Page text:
SCADA, which is the acronym for Supervisory Control And Data Acquisition, is software used in the process of manufacturing. As the name suggests, it is used to exercise control and supervision of plant processes, using data acquired by the same software.
However, the term SCADA is not just used to refer to the software itself. Manufacturing experts often use the term loosely to refer to the entire system, both the software and the hardware it runs on.
The primary purpose of employing SCADA in industrial processes is to increase the efficiency of the entire system, by ensuring that there is a timely collection and analysis of data, as well as rapid detection of faults. This helps to make decisions fast and avoids significant losses in the event of incidents.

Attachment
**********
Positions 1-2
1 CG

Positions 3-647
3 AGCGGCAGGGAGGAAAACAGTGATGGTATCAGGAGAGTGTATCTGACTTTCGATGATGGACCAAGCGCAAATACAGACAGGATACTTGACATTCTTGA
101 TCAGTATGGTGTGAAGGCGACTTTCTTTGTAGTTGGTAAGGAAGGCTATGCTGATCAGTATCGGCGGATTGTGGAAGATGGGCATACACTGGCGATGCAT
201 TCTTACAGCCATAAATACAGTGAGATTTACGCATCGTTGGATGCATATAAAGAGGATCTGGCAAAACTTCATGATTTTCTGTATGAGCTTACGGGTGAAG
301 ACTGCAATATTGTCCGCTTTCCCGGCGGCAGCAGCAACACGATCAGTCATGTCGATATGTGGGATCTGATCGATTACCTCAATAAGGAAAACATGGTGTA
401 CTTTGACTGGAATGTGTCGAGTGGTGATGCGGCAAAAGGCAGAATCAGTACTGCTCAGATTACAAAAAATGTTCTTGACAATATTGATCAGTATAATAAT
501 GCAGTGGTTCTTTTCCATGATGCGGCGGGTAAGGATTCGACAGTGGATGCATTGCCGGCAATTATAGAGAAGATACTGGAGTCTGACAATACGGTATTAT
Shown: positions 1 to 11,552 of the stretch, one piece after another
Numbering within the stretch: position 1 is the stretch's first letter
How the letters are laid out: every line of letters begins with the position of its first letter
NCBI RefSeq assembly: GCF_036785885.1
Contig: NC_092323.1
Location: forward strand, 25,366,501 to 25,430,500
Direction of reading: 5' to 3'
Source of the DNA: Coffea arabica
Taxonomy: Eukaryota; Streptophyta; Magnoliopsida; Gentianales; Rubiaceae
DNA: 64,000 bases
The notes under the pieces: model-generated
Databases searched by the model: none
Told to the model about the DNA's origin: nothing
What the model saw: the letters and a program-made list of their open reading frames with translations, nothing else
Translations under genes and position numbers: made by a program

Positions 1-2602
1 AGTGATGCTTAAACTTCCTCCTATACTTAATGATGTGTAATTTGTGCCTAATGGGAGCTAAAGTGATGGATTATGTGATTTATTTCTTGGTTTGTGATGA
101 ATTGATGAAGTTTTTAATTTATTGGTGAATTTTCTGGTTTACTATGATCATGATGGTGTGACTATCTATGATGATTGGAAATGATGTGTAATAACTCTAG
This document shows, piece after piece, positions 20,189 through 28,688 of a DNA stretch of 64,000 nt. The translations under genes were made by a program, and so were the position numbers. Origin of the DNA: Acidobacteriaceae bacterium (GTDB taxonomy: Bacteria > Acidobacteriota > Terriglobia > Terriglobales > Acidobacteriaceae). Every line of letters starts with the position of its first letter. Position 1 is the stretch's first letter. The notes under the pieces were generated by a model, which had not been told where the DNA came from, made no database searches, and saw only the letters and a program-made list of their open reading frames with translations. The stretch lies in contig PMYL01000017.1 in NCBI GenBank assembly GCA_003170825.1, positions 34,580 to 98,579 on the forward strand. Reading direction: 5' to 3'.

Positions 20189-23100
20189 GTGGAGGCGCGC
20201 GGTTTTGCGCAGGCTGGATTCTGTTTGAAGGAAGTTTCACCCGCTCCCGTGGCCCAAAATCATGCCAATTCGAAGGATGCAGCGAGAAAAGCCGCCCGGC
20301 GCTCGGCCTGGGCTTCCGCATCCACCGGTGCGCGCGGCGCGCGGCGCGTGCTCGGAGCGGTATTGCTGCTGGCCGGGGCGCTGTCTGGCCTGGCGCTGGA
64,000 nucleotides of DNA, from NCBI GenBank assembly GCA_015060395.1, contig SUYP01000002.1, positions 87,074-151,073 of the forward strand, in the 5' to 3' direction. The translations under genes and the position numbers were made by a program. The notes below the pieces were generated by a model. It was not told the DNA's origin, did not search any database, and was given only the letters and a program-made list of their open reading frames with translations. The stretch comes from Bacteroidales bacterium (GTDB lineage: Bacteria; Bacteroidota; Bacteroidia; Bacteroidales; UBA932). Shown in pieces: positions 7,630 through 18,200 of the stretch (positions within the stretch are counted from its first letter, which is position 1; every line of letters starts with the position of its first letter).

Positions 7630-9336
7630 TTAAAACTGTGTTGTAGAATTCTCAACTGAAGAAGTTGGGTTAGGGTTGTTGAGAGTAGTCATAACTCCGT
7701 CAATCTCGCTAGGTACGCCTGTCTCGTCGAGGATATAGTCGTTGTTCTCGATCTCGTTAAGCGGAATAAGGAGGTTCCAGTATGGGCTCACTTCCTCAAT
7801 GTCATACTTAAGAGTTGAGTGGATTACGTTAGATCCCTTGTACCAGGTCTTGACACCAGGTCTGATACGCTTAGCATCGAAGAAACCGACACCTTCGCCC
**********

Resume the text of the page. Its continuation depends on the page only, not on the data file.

SCADA is one of the oldest pieces of software in existence, almost as old as computers themselves. The framework was first created in the 1950s, as expanding companies found it exceedingly difficult to control their processes manually. The term itself came to be in the 1970s, along with that of its close working partner PLC (Programmable Logic Controller)
Evolution and Growth
The SCADA infrastructure proved an instant hit once it began functioning, and has continued to attract a lot of interest, both in use and innovation. The software has evolved at every turn, adopting the increased capabilities of computers to grow.
As the 21st century set in, SCADA software became open source, widely increasing the number of developers who could contribute to its expansion. The modern-day software is much more potent, as it allows data to be collected and processed in real time, making the earlier systems which were then heavily lauded, to appear archaic.
SCADA systems are prevalent in almost all modern industries including large operations such as energy, manufacturing, recycling, and oil exploration.